Chapter 05: Justice
Breaking the Walls of Silence: Accountability for Ending Violence Against Women and Girls
Breaking the Walls of Silence: Accountability for Ending Violence Against Women and Girls
Violence affects at least one in three women and girls in the world. Violence against women (VAW) is rooted in unequal power relations between men and women, so efforts to end VAW must promote women's empowerment and gender equality. READ MORE
Summary

Women's contribution to building the accountability of the judicial system to all citizens has come in large part from the insistence that justice starts at home, and that courts and the judiciary have a critical role to play in ensuring that the legal framework is applied fully, justly and evenly to benefit all individuals. Yet even as the number of equal rights and anti-discrimination statues has grown at both the national and the international levels in recent years, many of these face considerable implementation and enforcement challenges. Informal justice systems pose a particular challenge, as they are often exempt from applying human rights and gender equality standards.

  • Effective prevention violence against women is an important signal that the justice system is accountable to women.
    • By 2006, 86 countries had instituted some sort of prohibition against domestic violence. In Liberia, one of the first laws passed following the election of President Johnson Sirleaf was a law criminalizing rape and making it a non-parole offense.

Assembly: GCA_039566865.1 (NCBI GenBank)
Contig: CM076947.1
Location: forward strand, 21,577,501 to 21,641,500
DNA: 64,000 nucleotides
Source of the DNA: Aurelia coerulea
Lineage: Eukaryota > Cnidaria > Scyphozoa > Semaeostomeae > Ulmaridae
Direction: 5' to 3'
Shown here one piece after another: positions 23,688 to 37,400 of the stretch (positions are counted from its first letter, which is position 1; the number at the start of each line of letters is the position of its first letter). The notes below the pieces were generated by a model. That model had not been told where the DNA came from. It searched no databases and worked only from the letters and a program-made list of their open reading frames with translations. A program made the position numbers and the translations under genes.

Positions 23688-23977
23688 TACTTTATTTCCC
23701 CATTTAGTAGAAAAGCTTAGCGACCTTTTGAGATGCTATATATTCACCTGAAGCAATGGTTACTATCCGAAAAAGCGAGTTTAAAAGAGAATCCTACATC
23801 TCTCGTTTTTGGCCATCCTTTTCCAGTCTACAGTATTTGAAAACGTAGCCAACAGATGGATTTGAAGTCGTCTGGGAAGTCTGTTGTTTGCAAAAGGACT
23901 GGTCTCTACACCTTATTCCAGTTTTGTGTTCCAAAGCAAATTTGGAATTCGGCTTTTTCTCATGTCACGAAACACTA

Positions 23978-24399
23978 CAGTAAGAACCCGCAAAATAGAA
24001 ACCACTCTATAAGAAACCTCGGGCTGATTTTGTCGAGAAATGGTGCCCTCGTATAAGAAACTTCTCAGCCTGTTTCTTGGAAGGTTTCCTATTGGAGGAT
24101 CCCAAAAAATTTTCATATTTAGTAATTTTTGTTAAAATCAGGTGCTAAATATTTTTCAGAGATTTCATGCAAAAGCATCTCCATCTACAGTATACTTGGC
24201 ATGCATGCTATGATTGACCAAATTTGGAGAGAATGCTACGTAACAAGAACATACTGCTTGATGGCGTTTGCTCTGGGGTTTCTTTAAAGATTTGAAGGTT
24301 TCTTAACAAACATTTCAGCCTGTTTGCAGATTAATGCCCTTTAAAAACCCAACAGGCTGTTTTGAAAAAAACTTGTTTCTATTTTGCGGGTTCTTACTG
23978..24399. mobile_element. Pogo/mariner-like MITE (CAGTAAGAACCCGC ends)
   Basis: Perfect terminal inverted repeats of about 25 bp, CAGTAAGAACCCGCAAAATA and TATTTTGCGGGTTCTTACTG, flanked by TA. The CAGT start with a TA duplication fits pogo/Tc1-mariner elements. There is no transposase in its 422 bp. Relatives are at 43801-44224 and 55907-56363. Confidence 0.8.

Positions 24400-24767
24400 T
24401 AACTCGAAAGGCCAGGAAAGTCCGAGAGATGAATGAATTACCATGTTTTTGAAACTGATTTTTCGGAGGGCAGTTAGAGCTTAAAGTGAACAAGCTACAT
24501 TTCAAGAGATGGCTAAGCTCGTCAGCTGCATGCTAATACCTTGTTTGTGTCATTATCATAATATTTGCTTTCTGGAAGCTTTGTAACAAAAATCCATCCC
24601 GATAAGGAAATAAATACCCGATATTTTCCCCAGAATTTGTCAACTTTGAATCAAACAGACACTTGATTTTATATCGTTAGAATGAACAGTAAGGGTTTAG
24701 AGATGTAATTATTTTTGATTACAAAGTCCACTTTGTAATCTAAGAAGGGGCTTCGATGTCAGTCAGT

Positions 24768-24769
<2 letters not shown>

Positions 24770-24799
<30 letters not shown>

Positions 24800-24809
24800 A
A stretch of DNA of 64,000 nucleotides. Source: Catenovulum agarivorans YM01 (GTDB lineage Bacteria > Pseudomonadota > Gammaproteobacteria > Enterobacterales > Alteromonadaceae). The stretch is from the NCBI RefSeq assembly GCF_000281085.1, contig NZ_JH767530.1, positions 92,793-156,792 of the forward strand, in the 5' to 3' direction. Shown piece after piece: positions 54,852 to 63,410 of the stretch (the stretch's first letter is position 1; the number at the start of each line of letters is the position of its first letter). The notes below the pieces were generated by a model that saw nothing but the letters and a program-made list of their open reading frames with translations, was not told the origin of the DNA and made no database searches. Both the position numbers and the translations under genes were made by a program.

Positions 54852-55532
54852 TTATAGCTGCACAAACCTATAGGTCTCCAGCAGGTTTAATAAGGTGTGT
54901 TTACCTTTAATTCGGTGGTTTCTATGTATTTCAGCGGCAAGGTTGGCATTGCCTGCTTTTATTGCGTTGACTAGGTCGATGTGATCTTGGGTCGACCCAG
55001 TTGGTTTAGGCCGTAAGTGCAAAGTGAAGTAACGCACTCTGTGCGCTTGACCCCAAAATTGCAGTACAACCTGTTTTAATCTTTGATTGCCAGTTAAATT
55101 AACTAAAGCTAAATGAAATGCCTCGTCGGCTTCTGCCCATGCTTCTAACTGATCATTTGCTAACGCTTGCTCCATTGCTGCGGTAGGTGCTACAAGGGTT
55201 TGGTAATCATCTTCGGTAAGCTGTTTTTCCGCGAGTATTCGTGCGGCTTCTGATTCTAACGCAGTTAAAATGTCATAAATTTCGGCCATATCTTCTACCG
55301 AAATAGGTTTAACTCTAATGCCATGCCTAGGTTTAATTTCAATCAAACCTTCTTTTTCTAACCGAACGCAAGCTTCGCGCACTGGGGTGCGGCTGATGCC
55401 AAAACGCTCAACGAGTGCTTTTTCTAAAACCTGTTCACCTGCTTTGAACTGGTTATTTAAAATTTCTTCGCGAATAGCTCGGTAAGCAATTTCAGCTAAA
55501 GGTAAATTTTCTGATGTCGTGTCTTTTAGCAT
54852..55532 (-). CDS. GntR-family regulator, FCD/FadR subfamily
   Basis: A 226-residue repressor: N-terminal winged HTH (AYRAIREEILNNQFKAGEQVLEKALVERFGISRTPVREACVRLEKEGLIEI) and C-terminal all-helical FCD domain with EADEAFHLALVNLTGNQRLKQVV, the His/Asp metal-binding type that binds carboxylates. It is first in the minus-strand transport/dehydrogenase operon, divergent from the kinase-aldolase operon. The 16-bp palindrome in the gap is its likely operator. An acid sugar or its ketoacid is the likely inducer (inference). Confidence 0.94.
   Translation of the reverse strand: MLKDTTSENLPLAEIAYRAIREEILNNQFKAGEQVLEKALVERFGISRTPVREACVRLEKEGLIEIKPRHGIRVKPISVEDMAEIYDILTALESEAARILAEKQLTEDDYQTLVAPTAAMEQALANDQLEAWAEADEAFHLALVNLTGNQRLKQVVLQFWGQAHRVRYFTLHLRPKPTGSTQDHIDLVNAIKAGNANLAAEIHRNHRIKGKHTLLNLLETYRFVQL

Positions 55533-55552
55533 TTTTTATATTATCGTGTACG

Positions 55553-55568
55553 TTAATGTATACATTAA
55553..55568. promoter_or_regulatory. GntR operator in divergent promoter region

• Yet laws on sexual assault and marital rape, as well as laws on sexual and domestic violence, are greatly in need of development across all geographic regions. Only a fraction of countries worldwide have specific legislation criminalizing rape in marriage, for example.
  • For gender-responsive laws to be implemented and enforced, law enforcement institutions, such as the police, often need to be reformed to eliminate gender bias.
    • In Liberia, Timor-Leste and Kosovo (under UNSCR 1244), specialized police units and an enhanced female presence in the police forces is encouraging women to engage with the police, both to register their complaints and to join the service
  • In some countries, particularly in the developing world, most women will never come into contact with the formal justice system. Because it is very difficult to apply constitutionally recognized human rights standards to informal justice systems, such systems rarely guarantee women's right to substantive equality.
    • Some innovations by women's rights groups working with informal justice forums have created room for women to engage in the decision-making process. In Eastern Nigeria, for example, the advocacy of women's groups has ensured the appointment of women as "red cap chiefs"– who engage in local dispute adjudication.
    • In some post-conflict states, traditional dispute resolution systems – like Mato Oput in Uganda, Gacaca in Rwanda, or Bashingatahe in Burundi – offer the justice system much-needed help in identifying cases for the formal system, and adjudicating simpler cases. They have yet however to demonstrate an advantage in prosecuting cases of conflict-related sexual violence and other atrocities against women given the lack of adequate victim and witness protection.
  • When domestic justice systems have failed to remedy their grievances, women have sometimes brought them to the attention of regional or international human rights bodies.
    • For example, the disappearance and murder of more than 300 women in Ciudad Juarez since 1993 came to the world's attention thanks to the actions of women's-rights NGOs that took up the matter before the regional Inter-American Commission for Human Rights and the United Nations CEDAW Committee.
  • CEDAW represents an important tool for improving national accountability for women's rights.